I will go ahead and use yellow as the main structure color, and add dark blue windows and doors. I don’t know that the band of second color around the building bottom would be used for an oil dealer, but will begin with yellow wall painting. I chose Reefer Yellow for the walls, as you see below on one of the sprues.

This sprue has the pump house walls, first four parts at lower left.
     As you can see, work on this kit is underway, and I will continue with my modifications in future posts. The parts of the work that comprise routine assembly, simply following kit instructions, will not be described, just the changes or variations I choose to make. These may give some readers ideas about modifying this particular kit, or more generally, may even just stimulate the willingness to regard a kit as a starting point for something else, not merely as a structure that you have to build in lockstep with the instructions. That’s something I’m still learning.
Tony Thompson


Tuesday, December 13, 2016

Op session testing

I recently wrote two posts about rebuilding a couple of turnouts on my layout, to manage electrical power routing with a Tam Valley Depot “Frog Juicer.” I will just cite the second of those posts, and it in turn provides a link to the first: . One reason I needed to finish those two rebuilds was because I had an operating session coming up, which would be a good opportunity to test the rebuilding with a lot of operation.
     Last Sunday was the op session. It had been set up for a couple of Southern Californians, Al Daumann and Bruce Morden, who wanted  to come up to the Bay Area for the weekend and operate on Seth Neumann’s layout one day, and on my layout the other day. As it turned out, the whole weekend went well and we all enjoyed both the layout operations and the socializing.
     The first day was at Seth’s, and the layout is pretty well known; he models the Union Pacific in the south end of the Bay Area in 1999. The photo below shows him standing at Milpitas Yard on his layout, with the superb backdrop of a prototype photo of the actual hills you would see from that actual yard location. The rest of the 7-person crew is out of view.

     The second day was at my layout. I set up the operating patterns much as I would for any session, except that I did try to make sure there would be plenty of switching moves involving the rebuilt turnouts. This is just a matter of planning the car flow, something I do anyway. Here is one of the two operating crews, Seth (left) and Bruce Morden, working at Ballard.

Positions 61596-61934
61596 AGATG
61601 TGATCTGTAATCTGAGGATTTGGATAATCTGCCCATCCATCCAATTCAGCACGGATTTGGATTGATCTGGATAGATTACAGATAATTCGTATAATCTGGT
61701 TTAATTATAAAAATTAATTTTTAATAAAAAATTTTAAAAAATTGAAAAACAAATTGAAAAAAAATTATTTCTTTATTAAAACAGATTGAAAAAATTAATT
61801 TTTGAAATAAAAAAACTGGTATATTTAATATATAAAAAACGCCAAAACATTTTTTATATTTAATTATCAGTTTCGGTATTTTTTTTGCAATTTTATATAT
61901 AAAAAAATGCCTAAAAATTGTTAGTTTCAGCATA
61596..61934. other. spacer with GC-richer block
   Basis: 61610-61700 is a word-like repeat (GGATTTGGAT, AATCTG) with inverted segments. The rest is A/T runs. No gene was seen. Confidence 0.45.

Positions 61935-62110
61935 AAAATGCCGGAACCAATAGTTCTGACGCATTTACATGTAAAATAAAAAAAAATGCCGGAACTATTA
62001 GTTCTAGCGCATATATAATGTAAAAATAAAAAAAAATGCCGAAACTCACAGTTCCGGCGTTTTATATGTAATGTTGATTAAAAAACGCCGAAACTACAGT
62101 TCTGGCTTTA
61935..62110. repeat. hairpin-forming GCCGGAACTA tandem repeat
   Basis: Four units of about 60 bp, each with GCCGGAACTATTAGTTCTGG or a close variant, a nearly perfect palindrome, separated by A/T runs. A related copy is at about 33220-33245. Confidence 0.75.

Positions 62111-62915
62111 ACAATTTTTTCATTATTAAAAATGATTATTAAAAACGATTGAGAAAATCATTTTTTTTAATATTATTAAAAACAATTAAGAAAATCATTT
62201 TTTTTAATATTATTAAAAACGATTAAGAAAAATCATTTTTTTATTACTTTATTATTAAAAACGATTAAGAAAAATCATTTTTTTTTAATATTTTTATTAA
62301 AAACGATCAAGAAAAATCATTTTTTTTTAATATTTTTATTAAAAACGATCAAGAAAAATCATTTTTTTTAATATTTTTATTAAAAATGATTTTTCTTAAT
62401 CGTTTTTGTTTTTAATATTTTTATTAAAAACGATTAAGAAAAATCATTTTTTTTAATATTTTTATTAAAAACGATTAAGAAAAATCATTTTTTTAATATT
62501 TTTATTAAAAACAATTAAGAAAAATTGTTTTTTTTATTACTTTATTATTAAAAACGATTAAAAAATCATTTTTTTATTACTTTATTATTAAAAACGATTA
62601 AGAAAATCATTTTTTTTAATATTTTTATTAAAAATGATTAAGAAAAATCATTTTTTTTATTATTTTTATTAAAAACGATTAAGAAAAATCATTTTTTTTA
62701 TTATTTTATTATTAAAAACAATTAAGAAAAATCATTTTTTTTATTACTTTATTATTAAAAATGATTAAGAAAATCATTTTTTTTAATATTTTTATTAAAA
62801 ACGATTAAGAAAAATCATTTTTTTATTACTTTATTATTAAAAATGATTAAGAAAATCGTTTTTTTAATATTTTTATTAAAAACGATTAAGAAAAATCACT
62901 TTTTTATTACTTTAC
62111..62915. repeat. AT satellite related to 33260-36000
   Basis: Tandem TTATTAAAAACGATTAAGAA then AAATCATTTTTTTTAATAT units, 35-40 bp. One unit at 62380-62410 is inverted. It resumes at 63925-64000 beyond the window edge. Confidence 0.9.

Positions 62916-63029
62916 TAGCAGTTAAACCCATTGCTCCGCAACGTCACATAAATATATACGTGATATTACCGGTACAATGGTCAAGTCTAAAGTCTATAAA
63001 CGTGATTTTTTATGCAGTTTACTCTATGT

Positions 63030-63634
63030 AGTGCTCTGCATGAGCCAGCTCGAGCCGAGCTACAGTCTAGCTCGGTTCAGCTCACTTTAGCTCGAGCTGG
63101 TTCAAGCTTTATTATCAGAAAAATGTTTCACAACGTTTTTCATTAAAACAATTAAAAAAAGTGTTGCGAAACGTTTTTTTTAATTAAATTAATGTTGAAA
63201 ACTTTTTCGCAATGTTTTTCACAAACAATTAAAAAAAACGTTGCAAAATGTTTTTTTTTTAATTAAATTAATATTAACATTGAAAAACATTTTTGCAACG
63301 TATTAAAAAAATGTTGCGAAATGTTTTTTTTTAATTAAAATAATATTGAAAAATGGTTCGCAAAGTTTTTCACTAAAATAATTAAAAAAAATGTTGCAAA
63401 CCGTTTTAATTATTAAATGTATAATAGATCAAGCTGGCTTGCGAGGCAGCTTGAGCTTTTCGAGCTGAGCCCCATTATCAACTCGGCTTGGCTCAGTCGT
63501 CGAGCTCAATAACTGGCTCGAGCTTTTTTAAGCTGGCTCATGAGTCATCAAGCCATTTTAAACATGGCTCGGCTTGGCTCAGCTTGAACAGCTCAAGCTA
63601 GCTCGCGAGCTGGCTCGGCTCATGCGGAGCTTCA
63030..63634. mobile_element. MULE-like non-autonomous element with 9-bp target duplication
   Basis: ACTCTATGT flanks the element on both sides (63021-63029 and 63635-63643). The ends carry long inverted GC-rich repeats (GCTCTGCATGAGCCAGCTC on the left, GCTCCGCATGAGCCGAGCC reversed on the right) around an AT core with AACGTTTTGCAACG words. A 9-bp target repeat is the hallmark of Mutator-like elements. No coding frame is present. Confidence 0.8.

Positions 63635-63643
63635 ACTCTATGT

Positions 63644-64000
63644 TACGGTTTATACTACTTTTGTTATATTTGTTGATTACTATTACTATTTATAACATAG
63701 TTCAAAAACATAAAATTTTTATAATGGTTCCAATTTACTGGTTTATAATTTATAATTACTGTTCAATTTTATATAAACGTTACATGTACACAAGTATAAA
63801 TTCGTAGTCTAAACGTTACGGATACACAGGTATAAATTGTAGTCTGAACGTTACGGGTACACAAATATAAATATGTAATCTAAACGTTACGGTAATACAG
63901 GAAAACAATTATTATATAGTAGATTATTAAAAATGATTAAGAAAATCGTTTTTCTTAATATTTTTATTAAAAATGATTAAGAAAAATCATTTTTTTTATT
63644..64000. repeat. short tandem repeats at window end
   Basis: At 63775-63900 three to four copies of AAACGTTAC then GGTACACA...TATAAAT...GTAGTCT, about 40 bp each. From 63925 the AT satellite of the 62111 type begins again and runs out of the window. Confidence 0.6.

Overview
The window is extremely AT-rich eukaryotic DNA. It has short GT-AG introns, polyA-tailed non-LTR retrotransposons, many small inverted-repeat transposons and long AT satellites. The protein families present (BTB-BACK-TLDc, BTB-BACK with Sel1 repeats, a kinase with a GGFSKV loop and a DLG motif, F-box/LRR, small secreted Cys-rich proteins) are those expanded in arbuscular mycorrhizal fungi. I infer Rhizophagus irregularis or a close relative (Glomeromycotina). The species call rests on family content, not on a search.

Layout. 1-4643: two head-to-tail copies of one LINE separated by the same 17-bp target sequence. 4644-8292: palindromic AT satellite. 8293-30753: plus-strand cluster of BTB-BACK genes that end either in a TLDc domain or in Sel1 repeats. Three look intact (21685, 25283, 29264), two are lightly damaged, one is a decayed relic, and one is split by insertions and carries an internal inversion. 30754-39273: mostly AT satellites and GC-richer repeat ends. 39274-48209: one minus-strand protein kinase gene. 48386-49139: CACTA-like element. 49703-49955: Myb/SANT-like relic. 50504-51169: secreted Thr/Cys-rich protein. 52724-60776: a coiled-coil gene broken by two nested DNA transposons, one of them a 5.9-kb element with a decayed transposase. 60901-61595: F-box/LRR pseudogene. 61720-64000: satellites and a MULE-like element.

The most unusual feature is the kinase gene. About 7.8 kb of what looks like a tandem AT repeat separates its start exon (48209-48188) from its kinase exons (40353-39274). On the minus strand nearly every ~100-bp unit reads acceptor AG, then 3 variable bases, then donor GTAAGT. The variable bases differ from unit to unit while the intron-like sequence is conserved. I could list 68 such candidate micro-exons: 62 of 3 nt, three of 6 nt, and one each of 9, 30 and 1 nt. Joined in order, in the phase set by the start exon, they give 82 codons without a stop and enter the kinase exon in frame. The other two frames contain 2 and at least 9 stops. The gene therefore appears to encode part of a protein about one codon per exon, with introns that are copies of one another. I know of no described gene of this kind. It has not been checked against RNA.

The rebuilt turnouts are on the other side of the layout (to the left of the backdrop in the photo above), in the town of Shumala. Here are Chuck Catania (left) and Al Daumann working their first shift at Shumala.

     As we have usually done, both crews worked on each side of the layout. After each crew has  completed the first round of switching, and after the Guadalupe Local operates on the main line, picking up outgoing cars at Shumala and delivering inbounds, the crews trade sides. The photo below shows Chuck and Al finishing up at Ballard.

     The crews did exercise the new turnout rebuilds extensively, and had absolutely no electrical problems, though track gauge needed a little adjustment in one of the turnouts. This was of course the goal, to get a lot of work through these turnouts. It is always an “acid test,” having visitors make a lot of use of something on the layout, to see how it performs. A few test moves by the layout owner cannot compare (in addition to the well-known principal that gremlins appear far more frequently or more severely when visitors are present). So I was glad to have a thorough exercise of the new construction, and it seemed to pass the test. Of course, we also had fun operating!
Tony Thompson

Saturday, December 10, 2016

SP's Instructions to Station Agents, Part 4

I began this series of posts with a general description of Circular 39-1, a document issued by Southern Pacific’s Accounting Department and entitled Instructions to Station Agents. You can read that initial post if you like, at this link: . One outcome from Circular 39-1, described in that first post, was understanding SP’s use of form numbers for the various kinds of freight waybills. I followed that post with additional material from Circular 39-1 concerning weight agreements, and showed how I use that information in model waybills (it is at: ).
     A third post in the series concerned information on waybilling of tank cars, something I have a fair amount of on my layout, and that post can be found here: . In the present post in the series I present several additional bits of information, all of which will show in my waybills, one way or another.
     I begin with rule 1048, which concerns cargo waybilled to a port for transfer to a ship. I don’t now have any such waybills, but some of my outbound loads could certainly be extended to cover such a destination. Here is the relevant part of the rule (you can click on the image to enlarge it):

I was intrigued that the rule states “Pacific Lines only,” since the Texas and Louisiana Lines served plenty of ports on the Gulf Coast, but my copy of Circular 39-1 had no corresponding entry for the T&L Lines.
     A related rule concerns cargo entering from Mexico. I was told some time ago that it was common for SP agents at border crossings to re-bill such loads, partly because some arriving waybills were in Spanish, and also because some arriving waybills only showed routing as far as the border. Here is the relevant part of rule 1025:

     A few other rules touch on the subjects of how certain customers’ cargo would be handled. These include Railway Express, which of course mainly handled express material in baggage cars, but almost anything could be shipped by REA, so the following rule 1033 applies to freight cars. This is another opportunity to write a standard freight waybill for REA cargo.